4. It Was Face Who Signed Ludacris To Def Jam
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    After Lyor Cohen tapped Face to head Def Jam South, the Houston lyricist put on his executive hat and sought out the best southern MCs to bring to the famed label. In the summer of 2000, Luda signed and went on to sell millions of records.

  5. He Tried To Sign Rick Ross Too, But Def Jam Said No

    Face tried to get the label to bite on a little-known Miami rapper by the name of Teflon, but he writes: "They didn't want to f--k with him like that at the time." Well, Teflon eventually renamed himself Rick Ross, signed with Def Jam and is currently one of their biggest acts.

  6. Stevie Wonder Cried The First Time He Heard "Smile" With 2Pac

    Scarface and 2Pac were longtime friends and recorded "Smile" right before Pac was murdered in 1996. Before putting the track out Face tried to get Stevie Wonder to sing the hook and the song's producer Tone Capone says he saw the music legend shed a tear while listening.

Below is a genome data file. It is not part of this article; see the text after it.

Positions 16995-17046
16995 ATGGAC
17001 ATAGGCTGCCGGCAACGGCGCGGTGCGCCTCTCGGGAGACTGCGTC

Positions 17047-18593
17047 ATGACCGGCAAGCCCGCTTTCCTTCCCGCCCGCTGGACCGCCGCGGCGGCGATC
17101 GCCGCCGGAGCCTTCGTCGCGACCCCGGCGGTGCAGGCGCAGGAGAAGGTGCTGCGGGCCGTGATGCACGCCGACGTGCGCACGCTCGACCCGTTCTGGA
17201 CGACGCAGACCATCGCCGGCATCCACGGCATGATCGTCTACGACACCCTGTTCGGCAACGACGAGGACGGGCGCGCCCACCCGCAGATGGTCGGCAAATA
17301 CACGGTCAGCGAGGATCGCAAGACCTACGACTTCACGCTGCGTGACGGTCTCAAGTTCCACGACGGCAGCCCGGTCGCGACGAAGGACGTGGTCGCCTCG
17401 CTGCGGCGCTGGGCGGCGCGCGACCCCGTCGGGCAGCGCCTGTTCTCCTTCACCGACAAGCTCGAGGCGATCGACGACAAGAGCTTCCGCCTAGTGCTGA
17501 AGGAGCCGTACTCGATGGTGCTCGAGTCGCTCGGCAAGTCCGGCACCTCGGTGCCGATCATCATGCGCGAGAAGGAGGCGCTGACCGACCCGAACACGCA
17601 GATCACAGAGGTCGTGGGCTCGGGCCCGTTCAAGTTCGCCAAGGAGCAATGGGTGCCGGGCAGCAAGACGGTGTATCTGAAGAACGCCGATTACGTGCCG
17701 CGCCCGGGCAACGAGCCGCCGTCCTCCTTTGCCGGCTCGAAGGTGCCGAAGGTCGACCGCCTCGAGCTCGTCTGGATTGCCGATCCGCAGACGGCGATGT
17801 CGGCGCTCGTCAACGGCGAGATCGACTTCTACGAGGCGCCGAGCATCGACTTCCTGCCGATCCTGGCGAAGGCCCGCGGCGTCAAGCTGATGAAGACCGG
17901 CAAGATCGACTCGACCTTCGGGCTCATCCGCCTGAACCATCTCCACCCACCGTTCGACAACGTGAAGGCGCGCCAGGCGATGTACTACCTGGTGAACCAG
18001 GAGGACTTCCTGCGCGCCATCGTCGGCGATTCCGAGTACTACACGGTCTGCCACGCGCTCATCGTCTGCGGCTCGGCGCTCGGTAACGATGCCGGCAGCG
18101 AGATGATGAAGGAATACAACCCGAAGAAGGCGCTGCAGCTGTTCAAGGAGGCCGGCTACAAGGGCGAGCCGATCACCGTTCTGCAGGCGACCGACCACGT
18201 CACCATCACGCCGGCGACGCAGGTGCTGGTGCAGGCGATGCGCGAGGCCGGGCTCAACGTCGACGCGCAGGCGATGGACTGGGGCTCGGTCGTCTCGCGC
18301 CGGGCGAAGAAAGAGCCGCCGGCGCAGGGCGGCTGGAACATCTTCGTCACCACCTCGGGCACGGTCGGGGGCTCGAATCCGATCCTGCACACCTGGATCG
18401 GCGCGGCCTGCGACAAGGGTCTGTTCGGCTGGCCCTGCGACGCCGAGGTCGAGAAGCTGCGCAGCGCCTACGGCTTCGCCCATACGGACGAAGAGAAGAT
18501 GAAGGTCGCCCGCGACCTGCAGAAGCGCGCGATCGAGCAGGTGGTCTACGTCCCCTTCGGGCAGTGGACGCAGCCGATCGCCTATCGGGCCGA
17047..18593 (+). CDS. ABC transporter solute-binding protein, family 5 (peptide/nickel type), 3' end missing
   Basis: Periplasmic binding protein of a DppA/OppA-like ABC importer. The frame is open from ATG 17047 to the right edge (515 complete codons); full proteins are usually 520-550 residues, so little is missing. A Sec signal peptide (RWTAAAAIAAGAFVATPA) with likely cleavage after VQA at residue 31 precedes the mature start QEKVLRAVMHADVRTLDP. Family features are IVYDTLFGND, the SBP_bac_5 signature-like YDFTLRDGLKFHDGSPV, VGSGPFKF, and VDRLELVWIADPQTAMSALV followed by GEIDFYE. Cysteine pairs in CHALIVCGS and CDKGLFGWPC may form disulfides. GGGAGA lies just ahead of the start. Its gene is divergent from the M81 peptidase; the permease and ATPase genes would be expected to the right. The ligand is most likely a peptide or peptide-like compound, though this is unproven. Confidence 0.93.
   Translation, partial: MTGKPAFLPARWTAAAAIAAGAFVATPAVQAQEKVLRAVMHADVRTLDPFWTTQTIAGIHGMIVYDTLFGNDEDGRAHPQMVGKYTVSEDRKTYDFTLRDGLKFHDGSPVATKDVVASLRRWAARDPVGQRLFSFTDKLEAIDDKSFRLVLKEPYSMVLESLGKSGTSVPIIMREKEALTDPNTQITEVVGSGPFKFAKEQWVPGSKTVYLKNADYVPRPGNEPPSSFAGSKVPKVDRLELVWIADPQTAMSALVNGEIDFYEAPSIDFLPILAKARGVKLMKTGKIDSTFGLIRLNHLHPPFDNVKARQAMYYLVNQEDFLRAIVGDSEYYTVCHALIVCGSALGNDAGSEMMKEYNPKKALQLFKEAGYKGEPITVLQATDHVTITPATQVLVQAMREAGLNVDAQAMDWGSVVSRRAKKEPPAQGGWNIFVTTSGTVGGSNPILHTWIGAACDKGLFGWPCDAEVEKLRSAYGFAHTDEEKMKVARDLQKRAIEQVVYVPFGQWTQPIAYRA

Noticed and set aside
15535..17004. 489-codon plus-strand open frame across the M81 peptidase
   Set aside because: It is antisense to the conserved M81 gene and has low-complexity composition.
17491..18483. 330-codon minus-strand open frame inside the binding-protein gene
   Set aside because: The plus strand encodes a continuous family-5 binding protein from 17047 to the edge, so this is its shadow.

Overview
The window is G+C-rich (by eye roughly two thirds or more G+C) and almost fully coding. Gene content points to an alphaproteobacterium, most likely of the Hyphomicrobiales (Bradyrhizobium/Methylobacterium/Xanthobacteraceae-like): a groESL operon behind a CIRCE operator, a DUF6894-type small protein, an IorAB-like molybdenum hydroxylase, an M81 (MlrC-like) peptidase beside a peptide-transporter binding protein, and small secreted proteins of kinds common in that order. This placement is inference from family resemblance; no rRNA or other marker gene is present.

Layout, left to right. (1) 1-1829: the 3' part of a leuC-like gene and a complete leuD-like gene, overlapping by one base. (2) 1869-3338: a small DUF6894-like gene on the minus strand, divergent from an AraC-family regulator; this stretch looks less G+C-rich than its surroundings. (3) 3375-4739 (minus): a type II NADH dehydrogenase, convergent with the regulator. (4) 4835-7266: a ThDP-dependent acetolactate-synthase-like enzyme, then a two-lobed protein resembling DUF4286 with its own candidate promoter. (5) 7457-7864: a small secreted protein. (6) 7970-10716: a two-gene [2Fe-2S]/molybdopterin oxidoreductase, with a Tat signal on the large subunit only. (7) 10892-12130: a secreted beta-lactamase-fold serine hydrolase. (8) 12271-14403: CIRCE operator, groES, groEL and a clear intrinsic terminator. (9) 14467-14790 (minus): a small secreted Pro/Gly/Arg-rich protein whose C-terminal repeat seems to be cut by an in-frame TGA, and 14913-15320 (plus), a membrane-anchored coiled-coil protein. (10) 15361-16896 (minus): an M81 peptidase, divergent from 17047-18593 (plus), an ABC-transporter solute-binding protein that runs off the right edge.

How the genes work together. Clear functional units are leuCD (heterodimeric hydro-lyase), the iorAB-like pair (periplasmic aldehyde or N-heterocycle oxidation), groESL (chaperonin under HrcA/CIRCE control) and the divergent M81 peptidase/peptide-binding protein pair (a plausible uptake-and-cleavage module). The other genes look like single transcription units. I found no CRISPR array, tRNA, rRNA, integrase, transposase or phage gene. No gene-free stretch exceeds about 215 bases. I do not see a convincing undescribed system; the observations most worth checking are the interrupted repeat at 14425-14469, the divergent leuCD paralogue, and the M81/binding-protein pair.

7. Scarface Did Not Want Master P Or 2Pac On 'Homies & Thuggs'

    According to Face if you were an artist on Rap-A-Lot Records, it was the label CEO J. Prince who had the last say. Though Scarface was against having Master P and a poor quality, posthumous 2Pac verse on his 1998 single "Homies & Thuggs," Prince had the last word. "Taking a dead man's vocals off a videotape to use it in a song? That's the lowest of the low," he wrote.

  8. Virgin Records Made Face Change The Title Of 'I Seen A Man Die'

    "I Seen a Man Die" solidified Scarface as a solo rap artist back in 1994, but the execs at his parent label made him change the song title to "Never Seen a Man Cry." "Virgin didn't want anything associating us with death going on the radio," he wrote.

  9. It Took Face A Year To Finally Believe Jay Z Writes Songs In His Head
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    "He was so sick with it and so damn fast that I though he was spitting prewritten sh-t," he wrote. "It wasn't until a year or so later... that I realized he's just a freak of nature."

  10. Face Believes He's As Good A Producer As Dr. Dre, Timbaland And Pharrell
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    Many rap fans don't realize that Scarface produces a lot of his own material, and he's super proud of his beats. "I think the only ones close are Dr. Dre, Timbaland, Pharrell, Tone Capone, Mike Dean and N.O. Joe. That's it. I'm really that bad," he wrote.